I know the New Yorker has great articles but I really think first of the cartoons on those occasions I think of the New Yorker at all. I think somewhere on this blog is a TED talk on the proper level of weird for their cartoons.On the creative life cycle of a cartoonist:
I think cartoonists harbor the notion that artists, writers, and scientists aren’t all that creative. Not when they’re matched up against cartoonists. Smarter? Yes. As creative? No. If a scientist comes up with one new idea a year, he’s a genius. If a cartoonist comes up with one new idea a day, he or she better start looking for other work. When people in these other fields do get a new idea, they often take a few years to perfect it, and then a few more to ruin it.Remember, this article is freely available for the summer...whenever they decide that ends, so read the rest soon.
Magazine cartoonists don’t have that luxury. The core prerequisite for the occupation is creativity. They get paid for their ideas, and they have to come up with bunches of them every week, because nine out of ten will get turned down by fussy editors like me.
The author of that piece also wrote a book and was interviewed by his magazine. Here is more on cartoons and creativity from that interview:
Ideas come from the unconscious, the part of our mind that dreams. You have to be able to dream while you're awake. There's always that moment where those deep, hidden brain processes push the magma up to the surface of consciousness and out erupts the thing that the conscious mind recognizes as an idea. The conscious mind then acts like a secretary, sorting, filing, and tweaking those ideas.---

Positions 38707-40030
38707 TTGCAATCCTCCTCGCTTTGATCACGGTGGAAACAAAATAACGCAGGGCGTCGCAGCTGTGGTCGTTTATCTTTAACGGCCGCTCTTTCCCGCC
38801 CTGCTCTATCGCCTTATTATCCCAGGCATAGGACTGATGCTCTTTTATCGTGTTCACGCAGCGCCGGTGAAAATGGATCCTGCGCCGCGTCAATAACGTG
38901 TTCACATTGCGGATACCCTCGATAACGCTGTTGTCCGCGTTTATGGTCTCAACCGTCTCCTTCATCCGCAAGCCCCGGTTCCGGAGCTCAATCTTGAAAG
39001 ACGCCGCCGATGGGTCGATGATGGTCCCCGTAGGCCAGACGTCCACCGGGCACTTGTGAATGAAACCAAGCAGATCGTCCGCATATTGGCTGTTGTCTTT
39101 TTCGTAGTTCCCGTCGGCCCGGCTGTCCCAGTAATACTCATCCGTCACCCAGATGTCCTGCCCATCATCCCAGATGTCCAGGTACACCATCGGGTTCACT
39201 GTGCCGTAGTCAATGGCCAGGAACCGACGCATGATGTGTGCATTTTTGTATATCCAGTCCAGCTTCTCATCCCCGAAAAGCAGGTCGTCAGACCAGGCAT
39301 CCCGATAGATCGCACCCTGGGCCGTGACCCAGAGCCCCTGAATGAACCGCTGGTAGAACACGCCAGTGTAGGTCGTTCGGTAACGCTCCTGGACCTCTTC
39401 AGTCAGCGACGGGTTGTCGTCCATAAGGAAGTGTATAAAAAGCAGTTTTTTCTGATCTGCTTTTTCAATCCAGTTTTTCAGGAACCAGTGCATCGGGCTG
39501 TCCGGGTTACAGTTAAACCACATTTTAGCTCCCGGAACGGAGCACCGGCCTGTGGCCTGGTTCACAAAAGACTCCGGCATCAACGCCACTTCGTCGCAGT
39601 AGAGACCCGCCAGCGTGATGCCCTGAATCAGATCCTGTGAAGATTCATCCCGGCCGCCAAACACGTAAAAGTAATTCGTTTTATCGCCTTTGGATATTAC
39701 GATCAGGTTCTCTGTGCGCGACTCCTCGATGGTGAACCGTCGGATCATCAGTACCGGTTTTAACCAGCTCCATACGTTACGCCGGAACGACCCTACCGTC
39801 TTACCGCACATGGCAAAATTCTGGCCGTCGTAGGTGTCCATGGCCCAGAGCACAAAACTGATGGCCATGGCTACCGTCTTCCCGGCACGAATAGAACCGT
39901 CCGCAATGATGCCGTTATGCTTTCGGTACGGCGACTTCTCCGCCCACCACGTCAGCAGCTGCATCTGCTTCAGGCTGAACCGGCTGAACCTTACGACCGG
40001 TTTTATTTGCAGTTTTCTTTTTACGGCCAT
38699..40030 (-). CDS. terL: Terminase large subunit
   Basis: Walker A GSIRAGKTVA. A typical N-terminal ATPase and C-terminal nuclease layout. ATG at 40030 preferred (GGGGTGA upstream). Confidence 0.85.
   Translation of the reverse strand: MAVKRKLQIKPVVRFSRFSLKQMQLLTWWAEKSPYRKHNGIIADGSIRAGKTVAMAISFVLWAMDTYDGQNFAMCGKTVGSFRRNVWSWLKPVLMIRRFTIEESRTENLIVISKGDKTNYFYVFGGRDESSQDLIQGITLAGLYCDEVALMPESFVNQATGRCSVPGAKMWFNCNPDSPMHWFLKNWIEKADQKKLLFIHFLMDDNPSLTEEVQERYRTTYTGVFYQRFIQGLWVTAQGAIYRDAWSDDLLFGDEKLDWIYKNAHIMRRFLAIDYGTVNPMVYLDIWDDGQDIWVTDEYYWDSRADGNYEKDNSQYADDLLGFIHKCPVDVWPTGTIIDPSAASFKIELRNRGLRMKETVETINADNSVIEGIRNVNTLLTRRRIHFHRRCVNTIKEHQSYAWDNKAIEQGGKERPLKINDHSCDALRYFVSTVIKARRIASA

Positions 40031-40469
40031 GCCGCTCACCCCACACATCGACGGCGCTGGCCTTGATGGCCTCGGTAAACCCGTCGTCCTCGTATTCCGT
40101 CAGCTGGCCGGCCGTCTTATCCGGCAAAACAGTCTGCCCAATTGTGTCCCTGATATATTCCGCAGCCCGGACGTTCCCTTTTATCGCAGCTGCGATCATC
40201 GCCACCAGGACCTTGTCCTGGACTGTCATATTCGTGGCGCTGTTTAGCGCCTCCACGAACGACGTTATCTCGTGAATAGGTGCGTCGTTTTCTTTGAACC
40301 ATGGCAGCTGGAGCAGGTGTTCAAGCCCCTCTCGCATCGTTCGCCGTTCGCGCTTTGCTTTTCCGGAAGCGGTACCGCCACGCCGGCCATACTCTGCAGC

How can you tell a good idea from a bad idea?
With your own material, that's very difficult. The process of creating often obscures and contaminates the ability to evaluate. By the same token, though, the process of evaluating often contaminates the ability to create. The best way is to generate ideas and then wait. With distance and time, you are able to gradually see what's there that shouldn't be.
So how important is discipline and editing?
Well, we're talking about two separate processes. When it comes to generating ideas, editing isn't important at all. You want to have as many ideas as you can, knowing that most of them will be worthless. In the material universe, you can't actually make more matter, so you have to be prudent about how you use the matter that you have. But there's no need to conserve ideas. In the idea universe, every idea leads to more ideas.
In the creativity class I recently took, lessons included a virtual tour of various offices famed for their creative output. The offices looked like playrooms with vibrant colours and nothing was fixed in place. The New Yorker tears up that concept in The Open Office Trap.
In 2011, the organizational psychologist Matthew Davis reviewed more than a hundred studies about office environments. He found that, though open offices often fostered a symbolic sense of organizational mission, making employees feel like part of a more laid-back, innovative enterprise, they were damaging to the workers’ attention spans, productivity, creative thinking, and satisfaction. Compared with standard offices, employees experienced more uncontrolled interactions, higher levels of stress, and lower levels of concentration and motivation. When David Craig surveyed some thirty-eight thousand workers, he found that interruptions by colleagues were detrimental to productivity, and that the more senior the employee, the worse she fared.